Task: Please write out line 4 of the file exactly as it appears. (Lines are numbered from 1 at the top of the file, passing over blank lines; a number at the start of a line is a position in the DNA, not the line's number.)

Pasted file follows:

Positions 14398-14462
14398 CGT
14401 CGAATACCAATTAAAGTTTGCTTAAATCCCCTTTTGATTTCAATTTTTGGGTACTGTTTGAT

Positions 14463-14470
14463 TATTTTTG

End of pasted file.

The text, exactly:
Positions 14463-14470